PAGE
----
Will the COP21 negotiations in Paris on climate change really work?

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The Paris negotiations started in mid-November and are expected to reach a conclusion on the 12th of December. What are they for? Who will attend? And who will influence the decisions that are made?

So far, the talks appear to have only been dominated by corporate organisations and world leaders. According to Democracy Now, “the U.N. climate summit has come under scrutiny for its unprecedented level of corporate sponsorship — more than 50 companies, with some of them counted by climate activists as being among the world’s worst industrial polluters. Last Friday [4th December], climate activists gathered at the Grand Palais in Paris protesting the COP21 “Solutions” exhibition, where businesses were pushing for corporate and privatised responses to climate change. Several protesters were evicted from the premises by the large security presence at the event.” What has been the reaction to this?

Global Justice Now, stated “We believe that what is needed is system change, not climate change. This change will not be made by corporations or world leaders. Rather it will be made by us as a global movement of citizens.” How is this possible when the communities which are affected aren’t invited and are evicted by the French police?

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350.org posters for COP21. Photograph: 350.org

With the Paris terrorist attacks so recent, does it make the climate protests more or less significant; and does this affect the agenda of global leaders? Have the series of protests and demonstrations been held back as a result? In absolute terms, the answer is yes; demonstrations have been banned and security has been tightened. However, over 130 heads of state and government that were due to attend have not pulled out. This is a positive. Environmental activists appear to be more mobilised than ever, stating that COP21 is “The Climate Games”. On the last day of the summit, thousands of people are expected to converge around the Le Brouget summit. “Red lines” have been set up, namely ten different blockades dividing the cause upon which protesters feel are the most important for example equitable climate finance for poorer countries, or meaningful emissions reductions.

“It is going to be the largest mass civil disobedience climate justice action that we have ever seen in Europe,” said Prayal Parekh, a campaigner with 350.org. “We’re sensing a lot of excitement and appetite. It’s going to be colourful.”

The goal of the talks is to achieve a new global deal to curb emissions from 2020 and prevent the planet from catastrophic overheating (that is, over two degrees centigrade above pre-industrial levels resulting in irreversible changes to the weather, including droughts, floods, heatwaves, fiercer storms and sea level rises). So far this decade, every year has been hotter than every year before 1998 (see image below).

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Climate change in graphics: The state of the planet (www.economist.com)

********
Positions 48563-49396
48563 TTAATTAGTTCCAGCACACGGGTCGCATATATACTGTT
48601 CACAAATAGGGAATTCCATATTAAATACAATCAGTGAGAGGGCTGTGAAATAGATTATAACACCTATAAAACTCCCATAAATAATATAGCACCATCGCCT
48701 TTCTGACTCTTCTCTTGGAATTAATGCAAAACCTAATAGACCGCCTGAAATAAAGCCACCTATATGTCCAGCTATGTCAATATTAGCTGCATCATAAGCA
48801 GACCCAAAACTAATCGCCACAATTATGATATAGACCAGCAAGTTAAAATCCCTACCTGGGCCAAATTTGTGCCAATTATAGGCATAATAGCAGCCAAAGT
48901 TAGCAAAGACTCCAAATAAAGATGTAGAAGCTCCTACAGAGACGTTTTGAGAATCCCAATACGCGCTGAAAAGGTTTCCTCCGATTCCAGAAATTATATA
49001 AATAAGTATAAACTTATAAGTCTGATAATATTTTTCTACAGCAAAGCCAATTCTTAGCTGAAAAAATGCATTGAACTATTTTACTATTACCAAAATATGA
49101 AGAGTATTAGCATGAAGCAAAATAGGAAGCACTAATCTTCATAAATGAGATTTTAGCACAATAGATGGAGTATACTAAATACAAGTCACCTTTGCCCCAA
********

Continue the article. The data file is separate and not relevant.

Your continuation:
Do the COP21 invitees have an impact on the destiny of our planet? Let me briefly present the proposed situation and you can decide.

According to The Economist, the politicians have set an impossible task which is to persuade developing countries that controlling climate change is more important than, potentially, the economic growth of their country. Heads of state are gathering with what appears to be different agendas. On the one hand those that have been through industrialisation and emerged out the other side, and on the other those who are still experiencing that process. Why should developing countries buy-in to an agenda that suits those that have already experienced this? The argument of the developing world is that there should be a two-fold process: one for those that acknowledge the need to reduce their historical carbon emissions based on their industrialisation experience, and those that are now experiencing such levels of industrialisation. Who is correct?

Now is not the time to be cynical, but to acknowledge the differing economic pressures of the parties involved. Protests are coming exclusively from the developed world, and yet there would possibly be protests from the developing world if these carbon emission restrictions were to be applied across all jurisdictions leading possibly to restrictions on growth, for example power cuts. An answer needs to be found that is satisfactory for all those involved but only the stakeholders in Paris are currently in the position to decide the policies.

So what can we do? How can we influence policy on a global scale and prevent a continued myopic view of the position? Is putting an internationally-accepted price on carbon the answer when the developed world has already taken its fair share? Should we, those who truly care about climate change sit on the side-line awaiting the outcome? Well, yes and no. The real policy-makers in this field are the developed world governments that are voted in by us. We, and those of the populace of the developing world, have a voice and an ability to influence, maybe not the meetings in Paris, but those meetings that follow. We have the ability, as a cross-jurisdictional voting group, to insist that carbon dioxide emissions will shortly reach unsustainable levels, and acknowledge that people, food sources and livelihoods are dying as a result. We that care about such issues have a responsibility to ensure that we at least inform ourselves as to the issues and the implications of doing nothing.

In my next blog I will be looking at how the decisions taken by COP21 impact those of the developing world.

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